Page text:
We struggled with shifting alliances, sibling rivalry, jealousy, identity issues, hostility, hurt feelings, and the other million emotions that eight kids might have when you put them together and say, “You’re a family now, so act like one.”
Many nights, Ray and I intended to relax in front of the TV, only to pass out during the first five minutes. If we had a little energy, we’d aim for something more amorous, but without fail, a child would bang on our door in need of comforting. Instituting a date night worked for a while, until we realized all of our conversations centered on the children. Our saving grace was the nightly comfort of our exhausted bodies nestled against each other, when we felt secure and loved.
Every Christmas Eve, before Borders went out of business, we’d round up the kids and force them to pose for a photo in the Romance section, eager to document our “happy family” and pay tribute to our fateful meeting. Perhaps these moments felt so important because we yearned desperately for the return of infatuation and the romantic excitement that our meeting place signified.
Eventually, Borders went out of business, and we moved from our Chicago suburb to a Hudson Valley farm. Morphing into a family continued to be a painful process. Adoption forced us to grapple with the complex reality of loss and longing. Being a transracial family raised issues around identity, discrimination, and white privilege. We felt overwhelmed and sad that we had so little time and space for each other. I’d get angry because Ray’s job demanded too much time away from us. When he arrived home exhausted and hoping for a little TLC, I was aggrieved and ready for him to take over with the kids.
We failed repeatedly at our goal of carving out couple time, prioritizing one another, and appreciating our best qualities. Raw and tired, we talked late into the night, shedding layers of resentment. Usually, we ended up melting into each other’s arms ,promising to be better and do better.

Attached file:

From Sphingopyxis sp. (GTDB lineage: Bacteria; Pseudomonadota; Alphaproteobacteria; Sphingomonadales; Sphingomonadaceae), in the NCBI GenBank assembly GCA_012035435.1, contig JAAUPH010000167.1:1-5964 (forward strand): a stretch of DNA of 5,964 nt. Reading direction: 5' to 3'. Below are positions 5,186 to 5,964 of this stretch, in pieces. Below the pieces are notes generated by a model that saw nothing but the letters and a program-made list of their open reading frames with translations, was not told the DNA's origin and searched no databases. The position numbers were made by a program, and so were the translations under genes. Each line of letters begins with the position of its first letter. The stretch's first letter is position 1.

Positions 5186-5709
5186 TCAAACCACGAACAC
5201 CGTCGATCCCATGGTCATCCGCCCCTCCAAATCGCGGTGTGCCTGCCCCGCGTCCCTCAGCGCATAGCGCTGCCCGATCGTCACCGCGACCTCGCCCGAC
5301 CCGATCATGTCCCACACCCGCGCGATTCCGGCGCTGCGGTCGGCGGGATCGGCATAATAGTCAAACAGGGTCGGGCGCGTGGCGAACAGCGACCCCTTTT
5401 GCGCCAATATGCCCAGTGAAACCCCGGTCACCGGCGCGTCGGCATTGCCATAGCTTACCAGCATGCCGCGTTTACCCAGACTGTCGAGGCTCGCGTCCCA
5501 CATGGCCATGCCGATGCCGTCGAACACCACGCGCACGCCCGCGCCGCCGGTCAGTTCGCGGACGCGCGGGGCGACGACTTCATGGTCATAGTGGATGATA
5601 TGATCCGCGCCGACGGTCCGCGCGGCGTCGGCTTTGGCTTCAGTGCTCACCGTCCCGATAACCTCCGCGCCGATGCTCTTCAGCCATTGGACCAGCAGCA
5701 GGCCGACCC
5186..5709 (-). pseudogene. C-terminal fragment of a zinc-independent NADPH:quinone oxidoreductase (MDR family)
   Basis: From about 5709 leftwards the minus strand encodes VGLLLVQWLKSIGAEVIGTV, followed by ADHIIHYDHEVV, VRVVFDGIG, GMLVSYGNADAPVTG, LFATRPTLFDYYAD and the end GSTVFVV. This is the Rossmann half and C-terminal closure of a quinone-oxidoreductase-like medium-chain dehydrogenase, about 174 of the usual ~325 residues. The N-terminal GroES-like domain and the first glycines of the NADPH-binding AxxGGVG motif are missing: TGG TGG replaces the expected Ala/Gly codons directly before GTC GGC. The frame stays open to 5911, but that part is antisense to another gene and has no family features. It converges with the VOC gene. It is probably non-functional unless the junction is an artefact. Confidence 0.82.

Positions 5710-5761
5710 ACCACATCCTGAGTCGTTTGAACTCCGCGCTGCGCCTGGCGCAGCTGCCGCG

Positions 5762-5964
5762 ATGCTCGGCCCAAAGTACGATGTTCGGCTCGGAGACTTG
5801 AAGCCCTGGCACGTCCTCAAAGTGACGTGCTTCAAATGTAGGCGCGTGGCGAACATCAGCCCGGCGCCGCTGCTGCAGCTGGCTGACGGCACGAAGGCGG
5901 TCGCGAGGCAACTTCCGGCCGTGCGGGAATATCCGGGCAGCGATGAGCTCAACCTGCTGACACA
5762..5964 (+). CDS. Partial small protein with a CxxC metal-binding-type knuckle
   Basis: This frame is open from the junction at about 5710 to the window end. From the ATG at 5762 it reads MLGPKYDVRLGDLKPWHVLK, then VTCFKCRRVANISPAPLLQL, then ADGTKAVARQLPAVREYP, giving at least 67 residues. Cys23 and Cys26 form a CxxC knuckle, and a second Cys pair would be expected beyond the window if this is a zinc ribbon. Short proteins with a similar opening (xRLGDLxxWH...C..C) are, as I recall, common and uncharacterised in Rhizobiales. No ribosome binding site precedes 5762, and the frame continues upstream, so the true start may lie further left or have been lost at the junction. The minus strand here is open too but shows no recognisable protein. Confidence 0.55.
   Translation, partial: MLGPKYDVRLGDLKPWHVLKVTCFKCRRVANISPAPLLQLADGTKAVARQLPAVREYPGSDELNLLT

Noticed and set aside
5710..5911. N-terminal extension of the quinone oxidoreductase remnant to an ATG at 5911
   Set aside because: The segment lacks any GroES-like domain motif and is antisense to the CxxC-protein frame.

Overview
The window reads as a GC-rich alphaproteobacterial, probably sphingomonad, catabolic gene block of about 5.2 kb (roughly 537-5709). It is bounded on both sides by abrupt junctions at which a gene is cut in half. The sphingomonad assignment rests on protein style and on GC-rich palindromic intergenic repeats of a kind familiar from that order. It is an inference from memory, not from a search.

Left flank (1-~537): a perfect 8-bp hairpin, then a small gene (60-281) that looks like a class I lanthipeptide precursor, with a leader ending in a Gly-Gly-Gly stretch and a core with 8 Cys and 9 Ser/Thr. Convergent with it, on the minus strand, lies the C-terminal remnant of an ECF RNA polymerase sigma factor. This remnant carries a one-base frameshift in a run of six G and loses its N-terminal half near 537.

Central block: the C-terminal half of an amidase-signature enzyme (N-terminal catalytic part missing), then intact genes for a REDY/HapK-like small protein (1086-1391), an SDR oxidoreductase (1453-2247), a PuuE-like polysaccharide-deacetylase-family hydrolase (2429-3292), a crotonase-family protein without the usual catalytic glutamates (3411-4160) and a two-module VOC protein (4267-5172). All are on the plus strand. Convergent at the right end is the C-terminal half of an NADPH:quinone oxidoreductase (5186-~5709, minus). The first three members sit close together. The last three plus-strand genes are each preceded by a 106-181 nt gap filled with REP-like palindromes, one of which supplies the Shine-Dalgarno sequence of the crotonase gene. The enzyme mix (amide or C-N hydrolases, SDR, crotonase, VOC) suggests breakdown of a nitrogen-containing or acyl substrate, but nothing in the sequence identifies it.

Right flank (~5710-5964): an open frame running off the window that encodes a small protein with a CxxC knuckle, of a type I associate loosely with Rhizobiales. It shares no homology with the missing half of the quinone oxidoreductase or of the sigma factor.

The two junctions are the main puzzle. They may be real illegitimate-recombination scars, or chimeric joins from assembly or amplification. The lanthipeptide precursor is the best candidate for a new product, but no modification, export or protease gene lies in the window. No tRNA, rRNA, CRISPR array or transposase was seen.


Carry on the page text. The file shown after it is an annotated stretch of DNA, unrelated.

To keep our family afloat, we fell back on humor and laughter. We’d tell and retell scatological stories of when so-and-so peed here, pooped there, or threw up in dad’s hands; without being able to laugh at life’s mishaps, we would have drowned in frustration. So we teased, cajoled, and aimed for joy.
We also found ourselves clinging to heartwarming family moments: when Maggie and Ella bonded as sisters, giggling late into the night; when all the kids protected and fiercely defended Michael, who has special needs. These moments sustained us until, one day, the seemingly pat advice we’d gotten from therapists, “fake it ’til you make it,” held true. Our family bonds were as real and genuine as any biological family.
Our children now range from 11-25 years old. They still push us to the limit, and we still don’t get enough sleep, but our differently built family is who we are. The softening that comes with collective experience has rekindled in Ray and me an appreciation for our relationship, our children, and the road we traveled to get here.
There wasn’t a health scare, wake-up call, or outside threat to our marriage, but rather a gradual recognition that our love trumps the daily demands of modern life. When we notice that we are slipping away from each other, we fight for us, we take walks, hold hands, and acknowledge the complexity of the road we chose. We can’t fix everything or protect everyone. We live boldly and trust that good intentions will rule the day.
Our marriage isn’t the storybook happy ending we’d envisioned, but it’s real, poignant, and mired in the beautiful complexity of our unique family. Instead of losing ourselves, Ray and I learned to fight for each other, and relish the journey we take together.
Every now and then, one of our family photos from Borders pops up on the computer. As much as they hated the ritual at the time, the kids examine the pictures with fascination. I wonder what they are thinking. As for me, I find myself marveling at all that has changed since my first Christmas Eve with Ray, so many years ago, when I first began to learn that an open heart will expand and contain more than I ever would have imagined.
Author: Dr. Marika Lindholm
Image: Dana Marostega/Flickr
Editor: Taia Butler
Read 0 comments and reply